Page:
Journal article

That Was Then But This Is Now: Malaria Research in the Time of an Eradication Agenda

Stefan HI Kappe, Ashley M Vaughan, Justin A Boddey, Alan F Cowman

SCIENCE | AMER ASSOC ADVANCEMENT SCIENCE | Published : 2010

Abstract

The global research community must take up the challenge to work toward the eradication of malaria. In the past, malaria research has focused on drugs and vaccines that target the blood stage of infection, and mainly on the most deadly species, Plasmodium falciparum, all of which is justified by the need to prevent and treat the disease. This work remains critically important today. However, an increased research focus is now being placed on potential interventions that aim to kill the parasite stages transmitted to and by the mosquito vector because they may represent more vulnerable targets to stop the spread of malaria. Here, we highlight some of the research into malaria parasite biology..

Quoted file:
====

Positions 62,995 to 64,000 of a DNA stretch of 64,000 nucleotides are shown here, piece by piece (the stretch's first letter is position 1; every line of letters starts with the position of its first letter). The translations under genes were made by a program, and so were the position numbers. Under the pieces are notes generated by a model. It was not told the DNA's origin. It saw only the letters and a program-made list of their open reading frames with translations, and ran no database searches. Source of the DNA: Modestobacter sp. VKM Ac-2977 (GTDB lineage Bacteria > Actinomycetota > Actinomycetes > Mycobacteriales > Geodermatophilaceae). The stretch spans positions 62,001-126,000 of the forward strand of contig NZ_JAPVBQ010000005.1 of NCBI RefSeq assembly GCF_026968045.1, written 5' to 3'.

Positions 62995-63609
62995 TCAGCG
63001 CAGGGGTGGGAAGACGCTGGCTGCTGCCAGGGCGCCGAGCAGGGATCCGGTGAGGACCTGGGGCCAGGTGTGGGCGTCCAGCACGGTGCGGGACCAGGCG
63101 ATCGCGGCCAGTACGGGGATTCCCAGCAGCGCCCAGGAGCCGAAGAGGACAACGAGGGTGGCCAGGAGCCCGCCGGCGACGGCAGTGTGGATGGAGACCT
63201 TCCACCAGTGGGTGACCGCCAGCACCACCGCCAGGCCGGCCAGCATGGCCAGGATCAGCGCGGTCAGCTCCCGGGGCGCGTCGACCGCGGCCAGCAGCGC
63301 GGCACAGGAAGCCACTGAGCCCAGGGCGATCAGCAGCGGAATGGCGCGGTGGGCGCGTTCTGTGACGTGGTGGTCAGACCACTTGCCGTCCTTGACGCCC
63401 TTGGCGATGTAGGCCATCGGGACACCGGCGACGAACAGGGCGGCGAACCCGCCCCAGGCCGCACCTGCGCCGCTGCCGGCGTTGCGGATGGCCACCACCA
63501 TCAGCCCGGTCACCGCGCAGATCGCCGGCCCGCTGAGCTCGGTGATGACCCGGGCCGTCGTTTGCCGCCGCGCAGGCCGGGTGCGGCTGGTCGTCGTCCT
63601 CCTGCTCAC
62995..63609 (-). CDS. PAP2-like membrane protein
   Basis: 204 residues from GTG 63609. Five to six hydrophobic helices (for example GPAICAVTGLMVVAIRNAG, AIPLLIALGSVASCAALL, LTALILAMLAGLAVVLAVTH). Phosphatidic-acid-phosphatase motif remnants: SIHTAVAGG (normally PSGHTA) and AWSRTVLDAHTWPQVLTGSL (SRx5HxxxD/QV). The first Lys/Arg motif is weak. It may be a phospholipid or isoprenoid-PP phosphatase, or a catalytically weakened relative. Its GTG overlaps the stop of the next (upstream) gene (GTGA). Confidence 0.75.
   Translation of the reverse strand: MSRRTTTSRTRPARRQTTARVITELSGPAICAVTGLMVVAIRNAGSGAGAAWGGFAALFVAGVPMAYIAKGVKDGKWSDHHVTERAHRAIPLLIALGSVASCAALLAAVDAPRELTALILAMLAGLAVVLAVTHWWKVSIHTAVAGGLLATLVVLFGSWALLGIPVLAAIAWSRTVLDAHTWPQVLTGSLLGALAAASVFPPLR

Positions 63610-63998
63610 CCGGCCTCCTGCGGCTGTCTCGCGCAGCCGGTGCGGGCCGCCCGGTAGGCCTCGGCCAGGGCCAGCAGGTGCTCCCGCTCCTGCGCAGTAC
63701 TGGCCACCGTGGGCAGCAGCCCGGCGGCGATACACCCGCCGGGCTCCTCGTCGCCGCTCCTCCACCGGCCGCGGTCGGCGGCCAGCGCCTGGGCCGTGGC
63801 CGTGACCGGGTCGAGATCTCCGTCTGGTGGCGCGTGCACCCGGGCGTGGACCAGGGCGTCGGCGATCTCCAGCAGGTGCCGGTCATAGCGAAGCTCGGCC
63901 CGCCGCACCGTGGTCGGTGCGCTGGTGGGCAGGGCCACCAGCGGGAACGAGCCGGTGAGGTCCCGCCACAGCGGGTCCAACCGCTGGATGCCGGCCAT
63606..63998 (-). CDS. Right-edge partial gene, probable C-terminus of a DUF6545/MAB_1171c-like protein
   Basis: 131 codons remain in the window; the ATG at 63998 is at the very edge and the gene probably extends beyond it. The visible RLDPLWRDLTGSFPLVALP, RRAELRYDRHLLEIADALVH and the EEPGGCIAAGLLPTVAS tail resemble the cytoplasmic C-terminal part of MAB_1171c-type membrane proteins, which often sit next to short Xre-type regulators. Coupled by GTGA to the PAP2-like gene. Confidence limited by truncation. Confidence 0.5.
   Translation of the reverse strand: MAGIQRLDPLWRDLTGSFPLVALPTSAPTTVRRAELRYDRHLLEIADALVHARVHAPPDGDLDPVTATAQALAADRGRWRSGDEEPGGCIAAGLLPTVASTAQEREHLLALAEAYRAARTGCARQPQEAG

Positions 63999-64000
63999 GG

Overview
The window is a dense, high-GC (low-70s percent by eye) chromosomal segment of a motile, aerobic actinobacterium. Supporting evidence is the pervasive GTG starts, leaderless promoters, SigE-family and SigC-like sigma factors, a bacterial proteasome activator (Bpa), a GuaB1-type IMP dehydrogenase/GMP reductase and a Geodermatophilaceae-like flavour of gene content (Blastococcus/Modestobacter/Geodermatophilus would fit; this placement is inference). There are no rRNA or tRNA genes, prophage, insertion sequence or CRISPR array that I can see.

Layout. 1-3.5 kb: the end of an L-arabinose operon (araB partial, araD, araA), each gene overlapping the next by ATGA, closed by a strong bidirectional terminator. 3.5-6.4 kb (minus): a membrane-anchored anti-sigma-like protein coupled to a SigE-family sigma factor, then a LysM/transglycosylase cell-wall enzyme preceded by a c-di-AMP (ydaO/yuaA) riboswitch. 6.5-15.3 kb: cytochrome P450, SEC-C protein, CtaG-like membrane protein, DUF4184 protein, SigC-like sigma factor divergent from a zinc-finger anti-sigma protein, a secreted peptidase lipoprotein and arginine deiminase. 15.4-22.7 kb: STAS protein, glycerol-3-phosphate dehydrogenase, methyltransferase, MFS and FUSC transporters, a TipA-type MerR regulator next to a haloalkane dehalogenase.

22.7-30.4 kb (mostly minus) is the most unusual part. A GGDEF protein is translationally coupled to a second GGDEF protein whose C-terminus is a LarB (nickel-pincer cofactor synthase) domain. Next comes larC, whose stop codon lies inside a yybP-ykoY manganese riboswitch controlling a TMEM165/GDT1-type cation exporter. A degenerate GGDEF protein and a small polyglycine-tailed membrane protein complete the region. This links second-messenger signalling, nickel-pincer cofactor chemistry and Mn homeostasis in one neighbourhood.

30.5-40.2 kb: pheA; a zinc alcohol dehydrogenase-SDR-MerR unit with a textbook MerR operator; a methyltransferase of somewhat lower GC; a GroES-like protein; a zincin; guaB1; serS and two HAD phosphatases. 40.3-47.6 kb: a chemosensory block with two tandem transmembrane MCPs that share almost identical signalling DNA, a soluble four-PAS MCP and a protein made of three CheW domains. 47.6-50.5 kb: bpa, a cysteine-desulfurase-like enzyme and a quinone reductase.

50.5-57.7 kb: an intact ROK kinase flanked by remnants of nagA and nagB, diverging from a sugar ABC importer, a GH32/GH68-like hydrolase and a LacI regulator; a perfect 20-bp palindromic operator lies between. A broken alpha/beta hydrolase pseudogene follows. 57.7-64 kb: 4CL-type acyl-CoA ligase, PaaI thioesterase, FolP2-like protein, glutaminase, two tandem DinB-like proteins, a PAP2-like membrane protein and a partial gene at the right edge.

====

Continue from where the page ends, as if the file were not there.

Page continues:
View full abstract

Grants

Awarded by NIH


Awarded by NATIONAL INSTITUTE OF ALLERGY AND INFECTIOUS DISEASES


Funding Acknowledgements

We apologize to many in the field whose work we could not cite because of space constraints. S. H. I. K. is supported by a grant from the Foundation for the National Institutes of Health through the Grand Challenges in Global Health initiaitve and NIH grant R01 AI053709. A. F. C. is supported by the National Health and Medical Research Council (NHMRC) of Australia, NIH grant RO1 A144008, and an Australia fellowship and is an International Scholar of the Howard Hughes Medical Institute. J.A.B. is supported by a Peter Doherty Postdoctoral Fellowship from NHMRC.